A thousand miles by car separate Milwaukee and Dallas, yet the Dallas Police Department sent recruiters to the fall career fair at University of Wisconsin-Milwaukee in October.
Why? UWM’s diversity comes to mind, but there’s more to it.
“We’re looking for diversity in background, gender, and stuff,” said Ray Milbern, recruiter for Dallas Police. “But mostly we’re looking for a diversity of thought.”
Diverse population, high unemployment in minority groups in Milwaukee, and the fact that Milwaukee police aren’t hiring new officers (because it’d mean a raise in property taxes and a loss of some state funding) this year has attracted departments from around the country to recruit here. From the Dallas PD table, one could see Dane County Sheriff’s Department, Minneapolis Police, and Madison Police Department recruiters.
The Dallas department is trying to get 300-plus recruits immediately, according to Milbern.
You might remember that Dallas is where five cops were shot and killed in an ambush in July this year. When asked about the violence against cops and whether that was impacting recruiting, the recruiters said that they didn’t think so and showed me the list of names and emails of interested parties they had collected at the job fair.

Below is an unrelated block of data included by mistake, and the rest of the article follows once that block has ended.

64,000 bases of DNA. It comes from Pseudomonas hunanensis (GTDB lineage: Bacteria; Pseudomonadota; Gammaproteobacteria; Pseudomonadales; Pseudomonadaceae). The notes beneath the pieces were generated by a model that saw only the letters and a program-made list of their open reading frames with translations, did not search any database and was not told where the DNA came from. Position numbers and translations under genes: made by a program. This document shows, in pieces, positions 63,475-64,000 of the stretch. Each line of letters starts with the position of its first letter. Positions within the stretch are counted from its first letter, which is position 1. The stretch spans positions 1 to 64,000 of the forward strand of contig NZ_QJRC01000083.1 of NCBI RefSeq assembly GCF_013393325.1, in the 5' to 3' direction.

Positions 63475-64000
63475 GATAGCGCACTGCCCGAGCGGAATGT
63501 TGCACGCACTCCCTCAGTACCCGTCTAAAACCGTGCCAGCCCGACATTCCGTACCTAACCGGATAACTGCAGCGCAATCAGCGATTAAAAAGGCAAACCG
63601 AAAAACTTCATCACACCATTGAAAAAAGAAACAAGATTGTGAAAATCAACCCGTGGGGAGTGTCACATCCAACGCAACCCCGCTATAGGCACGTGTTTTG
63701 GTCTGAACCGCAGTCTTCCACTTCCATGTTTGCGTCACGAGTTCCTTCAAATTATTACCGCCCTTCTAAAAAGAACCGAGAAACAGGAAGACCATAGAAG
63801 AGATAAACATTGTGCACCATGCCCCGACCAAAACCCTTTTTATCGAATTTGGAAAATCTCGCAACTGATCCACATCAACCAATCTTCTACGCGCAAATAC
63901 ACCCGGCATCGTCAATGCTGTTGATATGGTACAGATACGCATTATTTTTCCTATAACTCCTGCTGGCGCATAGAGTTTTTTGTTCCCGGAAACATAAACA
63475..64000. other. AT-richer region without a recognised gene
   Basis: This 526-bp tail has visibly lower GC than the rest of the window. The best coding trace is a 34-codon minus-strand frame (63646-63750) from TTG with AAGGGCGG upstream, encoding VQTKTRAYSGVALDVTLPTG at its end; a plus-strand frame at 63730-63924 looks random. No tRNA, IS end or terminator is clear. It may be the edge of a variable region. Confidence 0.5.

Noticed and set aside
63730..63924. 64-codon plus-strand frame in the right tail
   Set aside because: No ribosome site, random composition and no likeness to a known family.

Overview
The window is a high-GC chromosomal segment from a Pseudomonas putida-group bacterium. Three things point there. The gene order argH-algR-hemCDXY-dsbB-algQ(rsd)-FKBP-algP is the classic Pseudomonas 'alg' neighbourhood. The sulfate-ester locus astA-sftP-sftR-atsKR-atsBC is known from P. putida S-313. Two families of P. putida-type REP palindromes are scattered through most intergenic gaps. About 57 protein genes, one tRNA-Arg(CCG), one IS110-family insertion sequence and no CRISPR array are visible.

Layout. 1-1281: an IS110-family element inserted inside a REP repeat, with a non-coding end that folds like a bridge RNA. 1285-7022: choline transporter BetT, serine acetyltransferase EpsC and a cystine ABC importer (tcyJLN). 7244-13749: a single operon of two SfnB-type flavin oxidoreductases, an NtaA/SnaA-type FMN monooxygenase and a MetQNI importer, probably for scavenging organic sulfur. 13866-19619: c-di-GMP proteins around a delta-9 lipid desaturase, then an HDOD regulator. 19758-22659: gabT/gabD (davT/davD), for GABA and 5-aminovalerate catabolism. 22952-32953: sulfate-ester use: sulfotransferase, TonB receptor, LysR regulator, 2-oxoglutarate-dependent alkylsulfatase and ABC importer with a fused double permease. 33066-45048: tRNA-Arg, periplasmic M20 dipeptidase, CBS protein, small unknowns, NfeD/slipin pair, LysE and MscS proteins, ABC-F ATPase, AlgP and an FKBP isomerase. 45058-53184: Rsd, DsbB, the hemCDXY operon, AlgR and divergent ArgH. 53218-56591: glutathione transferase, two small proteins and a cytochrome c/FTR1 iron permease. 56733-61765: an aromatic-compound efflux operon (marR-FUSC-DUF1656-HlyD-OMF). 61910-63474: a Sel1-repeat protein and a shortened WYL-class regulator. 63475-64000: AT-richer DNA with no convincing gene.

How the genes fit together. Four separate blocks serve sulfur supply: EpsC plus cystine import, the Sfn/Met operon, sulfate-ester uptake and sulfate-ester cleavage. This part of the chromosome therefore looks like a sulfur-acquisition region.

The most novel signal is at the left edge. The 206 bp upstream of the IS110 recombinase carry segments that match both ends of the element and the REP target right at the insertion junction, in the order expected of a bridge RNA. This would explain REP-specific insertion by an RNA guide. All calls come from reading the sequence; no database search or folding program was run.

At the Minneapolis PD table, Dave Burbank, a recruiter, was making his pitch to Kirk (he didn’t want to share his last name), a communications major.
“There are three paths to becoming a part of the force: recruit, cadet, or community service officer,” said Burbank.
The positions all have different perks and responsibilities, but the Police Department is ready to pay for some relocation and any required training, such as police academy and some work-school programs with the police department.
“It’s definitely a possibility,” said Kirk, while he wrote his email address on the contact list.
The Dallas recruiters have been to Tennessee, North Carolina, Alabama, Mississippi, Arkansas, Louisiana, Texas, and other states, but high female enrollment and a multitude of minority students makes Milwaukee a rich and rewarding stop for recruiters.
Why don’t they recruit in Dallas? They do, said Milbern. He emphasized the diversity of thought again and said they don’t want people who may have bad opinions formed about certain people or parts of the city. This is similar to an employer seeking inexperienced workers that are much easier to train compared to workers who have more experience but also come with many bad habits.
While many complain about a lack of jobs, career fairs continue to clamor on the brink of bursting, full of eager employers and opportunities. Though the Dallas recruiters came from a thousand miles away, many local employers were present at the fall career fair.